The task at hand was to ready The Namaste to be “hauled out” and placed on “the hard” along with several hundred other cruising boats. We have confidently done this many times in Michigan where we prepare her for winter but getting ready for months of sun, heat, humidity, mold and bugs is another story. We followed each directive offered including wiping every surface inside the cabin with vinegar which we all (particularly Sammy) found reasonably offensive; setting out roaster pans of charcoal; blocking every “through hull” with screening along with filling diesel tanks and emptying holding and water tanks; covering as much varnished teak as possible with tarps and finally screwing her to the ground with huge yellow straps just in case a hurricane passes by. We, however, did resist the suggestion to hang bags of formaldehyde! What to take, what to leave and why were the unending questions with frequent differences of opinion but at noon on April 29th – ten months and one day after leaving The Harborage Marina in Boyne City – we boarded our jam- packed rental car and headed for home.
Storms raged all along I75 during our two-day road trip but we managed to navigate them and the endless construction. We stopped and saw all six children and seven grandchildren before arriving at 1563 Blue Heron late evening on Sunday, May 1st. It has been a wonderful reentry and we are absolutely glad to be at home but reading the AGLCA digest each morning and following FB keeps us in tune with the Great American Loop and our Looping friends.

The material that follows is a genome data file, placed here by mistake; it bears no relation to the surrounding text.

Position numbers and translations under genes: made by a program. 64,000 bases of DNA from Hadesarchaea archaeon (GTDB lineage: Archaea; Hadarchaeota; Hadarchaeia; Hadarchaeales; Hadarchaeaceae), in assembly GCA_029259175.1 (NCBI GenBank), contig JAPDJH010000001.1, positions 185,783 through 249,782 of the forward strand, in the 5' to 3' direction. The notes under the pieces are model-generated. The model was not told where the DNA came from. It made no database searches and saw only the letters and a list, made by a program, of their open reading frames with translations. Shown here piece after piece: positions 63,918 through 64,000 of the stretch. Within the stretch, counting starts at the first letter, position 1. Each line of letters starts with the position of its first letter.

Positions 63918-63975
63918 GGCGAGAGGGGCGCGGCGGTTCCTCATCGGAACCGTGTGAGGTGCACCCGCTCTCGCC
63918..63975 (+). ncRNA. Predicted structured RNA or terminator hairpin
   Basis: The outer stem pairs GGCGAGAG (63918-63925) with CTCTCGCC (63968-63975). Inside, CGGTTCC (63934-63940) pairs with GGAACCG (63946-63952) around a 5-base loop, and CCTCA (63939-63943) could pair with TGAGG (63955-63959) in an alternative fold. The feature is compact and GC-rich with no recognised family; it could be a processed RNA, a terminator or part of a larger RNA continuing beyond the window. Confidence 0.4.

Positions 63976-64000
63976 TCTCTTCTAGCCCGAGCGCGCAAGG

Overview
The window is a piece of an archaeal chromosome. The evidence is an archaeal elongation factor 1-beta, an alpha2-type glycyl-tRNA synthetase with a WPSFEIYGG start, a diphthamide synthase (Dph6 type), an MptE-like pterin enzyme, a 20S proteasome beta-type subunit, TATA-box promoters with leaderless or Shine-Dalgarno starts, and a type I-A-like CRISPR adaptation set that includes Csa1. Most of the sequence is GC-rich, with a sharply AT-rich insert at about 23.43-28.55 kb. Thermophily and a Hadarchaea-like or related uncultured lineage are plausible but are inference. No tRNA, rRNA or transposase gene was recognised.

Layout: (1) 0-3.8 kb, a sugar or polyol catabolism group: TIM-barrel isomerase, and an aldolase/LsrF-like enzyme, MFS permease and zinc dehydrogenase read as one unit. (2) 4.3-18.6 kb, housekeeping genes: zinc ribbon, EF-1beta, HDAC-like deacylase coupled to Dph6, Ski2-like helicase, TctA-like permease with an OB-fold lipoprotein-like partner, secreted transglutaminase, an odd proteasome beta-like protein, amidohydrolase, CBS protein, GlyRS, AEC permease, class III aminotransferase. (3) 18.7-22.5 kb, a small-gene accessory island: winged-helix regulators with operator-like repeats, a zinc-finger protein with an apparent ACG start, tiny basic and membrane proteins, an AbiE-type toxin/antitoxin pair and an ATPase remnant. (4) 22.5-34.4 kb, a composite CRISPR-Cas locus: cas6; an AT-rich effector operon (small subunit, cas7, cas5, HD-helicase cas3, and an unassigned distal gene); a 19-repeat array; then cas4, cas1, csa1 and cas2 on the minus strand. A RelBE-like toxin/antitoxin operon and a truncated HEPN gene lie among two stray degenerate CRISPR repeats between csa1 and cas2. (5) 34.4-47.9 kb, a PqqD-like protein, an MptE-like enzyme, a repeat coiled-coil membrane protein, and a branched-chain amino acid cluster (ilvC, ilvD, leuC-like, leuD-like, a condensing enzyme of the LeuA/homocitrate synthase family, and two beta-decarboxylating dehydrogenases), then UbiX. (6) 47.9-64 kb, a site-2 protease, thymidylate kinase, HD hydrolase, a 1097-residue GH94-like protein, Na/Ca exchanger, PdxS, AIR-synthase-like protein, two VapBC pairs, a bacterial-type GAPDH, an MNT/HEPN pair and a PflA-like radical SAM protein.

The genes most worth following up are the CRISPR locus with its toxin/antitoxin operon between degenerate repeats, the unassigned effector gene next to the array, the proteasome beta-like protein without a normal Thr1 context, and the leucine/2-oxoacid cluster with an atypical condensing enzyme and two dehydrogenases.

This will be our last Wave from Namaste blog entry for now. While Jo Ann has provided the commentary, all the credit goes to Captain Jim for his knowledge, skill, patience and creativity in making this a safe, comfortable and wildly exciting trip. We plan to return to the Namaste for leg #2 early in 2017 after welcoming our eighth grandchild in November and celebrating our 50th anniversary in late December. Our plan is to spend much of the winter and early spring in the Bahamas. Please stay tuned . . .
Quote of the Day: “20 years from now you will be more disappointed by the things that you didn’t do than by the ones you did do. So throw off the bowlines. Sail away from the safe harbor. Catch the trade winds in your sails. Explore. Dream. Discover.” –Mark Twain
(I may have included this quote earlier but it seems worth repeating here.)
Boat Name of the Day: “Windisfree”
Bad Boat Name of the Day: “Knucklehead”
Happy Birthday to: Bev Verkerke, Georgie DeRose, Melissa Spindler, Missy Poppenger, Theresa McFall, Donna Leech and me!
Congratulations to Kelly and Adis!
Carol in her signature hat at Shrimpers in Port Salerno
The St. Lucie River to Indiantown. Note the fence above which encloses a watering hole for the grazing cattle to drink in protected waters. Never saw this in any of the many other rivers. Brilliant!
Jim being a boat angel (khaki brimmed hat in the middle of the picture) is winching up our neighbor in a bosuns chair to fix something at the top of his mast. Believe me, not everyone could do either of these jobs!
The Namaste engine gets a coat of blue paint. Isn’t she pretty?
A relaxing afternoon after an exhausting day in the boat yard.
Under the watchful eye of Captain Jim and Sammy. . .
The Namaste is “hauled out,” her bottom washed. . .
. . . she is covered and resting until next time!
Some of the reasons to return to 1563 in Spring
The seven most important reasons to return home for the summer!